• using current technology to learn – in particular to enhance connectivity
• being active citizens and make a difference
• embracing cross-cultural competencies – sensitivity to other cultures
• greenness and sustainability through real ecologically responsible acts
• being global in outlook – citizens of the world
• customising their education to their needs – personal pathways
• being a resourceful learner, curious, enquiring, community relevant and learning
beyond the school day.

Wednesday, August 4, 2010

My favourite things!

Left image: Marine traffic site.
Right image: Mapping surnames site.

Related sites to the Spatialworlds project
Spatialworlds website
21st Century Geography Google Group
Australian Geography Teachers' Association website
'Towards a National Geography Curriculum' project website
Geography Teachers' Association of South Australia website
Email contact

Where am I??
Adelaide, Australia: S: 34º 55' E: 138º 36'

These are a selection of the sites I used in my RSGQ talk. They tend to be my favourite geographical sites – only until I find more!

Worldmapper- cartograms of socio-economic criteria around the world
Flights around the world in 24 hours
If the world was a village of 100
Earthcam: cameras around the world
Globalis: Interactive maps
Geocaching around Australia
Google Maps and Streetview
Marine traffic in real time
Tracking flu outbreaks around the world
Calculating ecological footprints
Cities from above at night
If sea level rose
Water storage levels around Australia
Digging a hole through the earth
Google earth and all it has to offer.

Times are still changing!

Left image: Traffic in London
Right image: Pace of life, Derby, UK

Related sites to the Spatialworlds project
Spatialworlds website
21st Century Geography Google Group
Australian Geography Teachers' Association website
'Towards a National Geography Curriculum' project website
Geography Teachers' Association of South Australia website
Email contact

Where am I??
Brisbane, Australia: S: 28º 28' E: 153º 02'

Times are a changing: Part 2
I enjoyed the opportuntiy to talk at the RGSQ last night about 21st Century change and the implications for the geography curriculum and geography teahcing in the 21st Century. Had some great chats with the geography teachers attending about the future of geography in schools. Here are the rest of my thoughts on the nature of 21st Century change which was the basis of last nights talk.

* Technology pervasiveness and information access

The world is now one of:
•all pervasive technology. The use of technology impacts on every aspect of 21st Century life. For entertainment, navigation, information and work an individual is hooked up to technology. The implication of this to our understanding of the underlying principles governing many of these applications reduces our capacity to live without the technology. For example dependence on a GPS can spatially de-skill individuals who feel “quite lost” if the technology fails.

• visualisation and wanting to see what things look like. The ability of technology has drastically increased the ability to show individuals what something looks like, even on the other side of the world. The world of “seeing and knowing without going” is thriving though the virtual world of the Internet i.e. if you are interested in a holiday destination, virtual tours can give a taste; if you want to buy a house, you can view via walkthroughs. The visual coverage of every street and every house across the globe is growing day by day through the Streetview of Google Maps and the aerial view of Google Earth. Increasingly we are visiting places virtually before choosing to go there or not. No longer does one have to guess about what a thing or place looks like. The individual does not expect to be kept in the dark and only read about something!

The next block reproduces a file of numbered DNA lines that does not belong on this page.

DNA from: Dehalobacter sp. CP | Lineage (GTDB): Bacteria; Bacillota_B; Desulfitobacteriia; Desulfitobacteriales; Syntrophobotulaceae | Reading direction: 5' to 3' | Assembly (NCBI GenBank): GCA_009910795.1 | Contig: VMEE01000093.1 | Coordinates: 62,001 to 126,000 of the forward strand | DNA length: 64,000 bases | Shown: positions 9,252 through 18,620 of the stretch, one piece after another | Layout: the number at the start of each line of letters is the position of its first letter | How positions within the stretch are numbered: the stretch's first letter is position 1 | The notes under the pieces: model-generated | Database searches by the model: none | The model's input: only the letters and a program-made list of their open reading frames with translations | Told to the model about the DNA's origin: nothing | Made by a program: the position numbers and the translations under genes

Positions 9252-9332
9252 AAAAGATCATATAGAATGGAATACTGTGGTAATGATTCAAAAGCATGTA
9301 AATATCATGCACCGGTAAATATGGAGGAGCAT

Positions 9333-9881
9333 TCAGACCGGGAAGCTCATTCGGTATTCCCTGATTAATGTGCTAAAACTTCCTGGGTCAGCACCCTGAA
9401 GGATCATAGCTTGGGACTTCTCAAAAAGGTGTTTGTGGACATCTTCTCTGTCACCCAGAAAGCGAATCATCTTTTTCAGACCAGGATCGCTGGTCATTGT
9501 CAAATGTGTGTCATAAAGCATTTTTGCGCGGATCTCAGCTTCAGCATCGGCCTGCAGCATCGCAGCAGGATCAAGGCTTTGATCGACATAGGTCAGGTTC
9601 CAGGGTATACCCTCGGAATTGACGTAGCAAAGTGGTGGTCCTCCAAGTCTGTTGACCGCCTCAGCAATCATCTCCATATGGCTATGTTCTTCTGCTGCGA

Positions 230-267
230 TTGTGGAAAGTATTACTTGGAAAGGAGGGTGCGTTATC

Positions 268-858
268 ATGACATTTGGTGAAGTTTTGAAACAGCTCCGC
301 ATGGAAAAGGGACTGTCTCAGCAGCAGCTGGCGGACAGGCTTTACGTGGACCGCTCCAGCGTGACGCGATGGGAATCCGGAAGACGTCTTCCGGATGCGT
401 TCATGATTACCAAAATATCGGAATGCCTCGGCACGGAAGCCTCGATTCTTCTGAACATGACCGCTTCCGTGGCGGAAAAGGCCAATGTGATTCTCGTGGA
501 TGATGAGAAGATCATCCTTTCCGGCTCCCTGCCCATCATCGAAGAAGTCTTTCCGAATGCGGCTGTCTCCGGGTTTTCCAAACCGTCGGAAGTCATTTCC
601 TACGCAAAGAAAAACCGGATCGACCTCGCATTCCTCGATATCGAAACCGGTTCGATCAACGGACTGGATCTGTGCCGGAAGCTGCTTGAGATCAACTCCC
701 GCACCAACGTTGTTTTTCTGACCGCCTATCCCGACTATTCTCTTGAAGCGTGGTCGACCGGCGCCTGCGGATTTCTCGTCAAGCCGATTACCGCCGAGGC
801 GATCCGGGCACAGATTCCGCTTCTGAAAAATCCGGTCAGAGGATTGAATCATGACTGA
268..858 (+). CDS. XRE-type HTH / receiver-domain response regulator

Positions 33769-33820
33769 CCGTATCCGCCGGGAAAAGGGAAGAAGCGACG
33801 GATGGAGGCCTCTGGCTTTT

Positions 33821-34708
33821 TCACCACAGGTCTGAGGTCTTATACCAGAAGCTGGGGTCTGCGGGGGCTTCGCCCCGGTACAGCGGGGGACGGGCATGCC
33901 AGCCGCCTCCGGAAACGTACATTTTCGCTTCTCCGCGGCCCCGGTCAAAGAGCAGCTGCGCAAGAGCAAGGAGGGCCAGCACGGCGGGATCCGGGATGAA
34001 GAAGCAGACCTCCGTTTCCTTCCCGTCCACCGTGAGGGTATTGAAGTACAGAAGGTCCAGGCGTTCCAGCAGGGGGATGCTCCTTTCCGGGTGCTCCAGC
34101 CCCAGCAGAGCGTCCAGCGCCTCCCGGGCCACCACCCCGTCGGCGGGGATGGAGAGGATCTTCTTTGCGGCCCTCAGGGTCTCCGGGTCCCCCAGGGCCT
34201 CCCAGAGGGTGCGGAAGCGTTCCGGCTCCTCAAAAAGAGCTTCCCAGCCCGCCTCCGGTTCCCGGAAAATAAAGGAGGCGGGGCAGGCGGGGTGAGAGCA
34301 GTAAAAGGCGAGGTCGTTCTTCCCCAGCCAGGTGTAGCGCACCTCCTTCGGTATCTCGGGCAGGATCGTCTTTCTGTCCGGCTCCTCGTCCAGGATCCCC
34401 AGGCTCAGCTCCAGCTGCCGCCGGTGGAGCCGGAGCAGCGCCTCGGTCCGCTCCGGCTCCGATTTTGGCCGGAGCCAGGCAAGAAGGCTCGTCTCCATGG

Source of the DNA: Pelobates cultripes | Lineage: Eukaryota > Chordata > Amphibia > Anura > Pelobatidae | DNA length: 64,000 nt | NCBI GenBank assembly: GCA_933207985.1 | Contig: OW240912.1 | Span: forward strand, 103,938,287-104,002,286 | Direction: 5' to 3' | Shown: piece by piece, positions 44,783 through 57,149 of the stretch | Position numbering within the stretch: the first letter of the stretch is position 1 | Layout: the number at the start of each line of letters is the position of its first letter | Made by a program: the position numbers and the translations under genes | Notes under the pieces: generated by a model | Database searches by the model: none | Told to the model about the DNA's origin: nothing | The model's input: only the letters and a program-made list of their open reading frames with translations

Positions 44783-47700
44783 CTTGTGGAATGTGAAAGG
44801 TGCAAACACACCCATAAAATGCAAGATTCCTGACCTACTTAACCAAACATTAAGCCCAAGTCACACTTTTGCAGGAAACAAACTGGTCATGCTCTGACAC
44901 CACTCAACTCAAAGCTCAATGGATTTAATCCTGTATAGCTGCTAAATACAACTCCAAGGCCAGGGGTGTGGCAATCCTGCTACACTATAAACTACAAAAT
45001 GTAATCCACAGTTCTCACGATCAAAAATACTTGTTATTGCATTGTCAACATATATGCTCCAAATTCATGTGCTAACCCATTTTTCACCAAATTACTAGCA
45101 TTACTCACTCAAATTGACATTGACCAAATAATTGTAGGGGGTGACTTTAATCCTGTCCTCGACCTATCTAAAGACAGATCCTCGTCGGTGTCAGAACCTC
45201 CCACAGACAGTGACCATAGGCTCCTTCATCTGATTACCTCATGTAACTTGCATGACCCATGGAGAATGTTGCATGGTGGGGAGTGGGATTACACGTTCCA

• the instant expert. Linked to our access to information at the end of our fingertips is the birth of a population of instant experts. People feel prepared to comment and even criticise as a result of the knowledge they have attained electronically. This trend is evident by the Blogger and Twitter phenomena where individuals feel they can comment on complex issues with the same credence as an expert i.e. the demise of the film and literary critic in the media.

• cynicism and questioning. The pervasiveness of information and communication technology, combined with the power and penetration of the media has resulted in a world where people consider they are as informed as experts and those in power. Although a little cynicism or more politely the art of questioning by an individual is healthy in any society, the denial and constant challenging of expert knowledge and the motives of our leaders can become dysfunctional in a democracy.

• requiring critical analysis of issues and information. The bombardment of information and ideas an individual comes into contact with the media every day necessitates the ability to sift, customise and make sense. Such problem solving and critical analysis skills are becoming increasingly important citizenship skills for any functional individual in society. In the age of the instant expert such a skill within the general population is an imperative for an informed and considered society.

• media saturation. Individual outlay on media has grown astronomically. Whether the mobile phone, cable TV, Ipad or Internet connection people expect to be in the know. As a result the media has continued to grow as a social influence far outstripping more traditional influences, including schools.

* The phenomena of change

The world is now one of:

• constant change. Things are continually being updated and we strive for a better version. Whether computer upgrade or the latest digital TV, we expect the current version. Repair is a foreign concept, being easier to buy a new one for not much more. As well as material change we are also seeing significant societal change in terms of values and morals. What was taboo or socially unacceptable last year can soon be changed through our connectivity with the rest of the world via the power of the media. An individual in the 21st Century needs to be able to cope and adapt to change.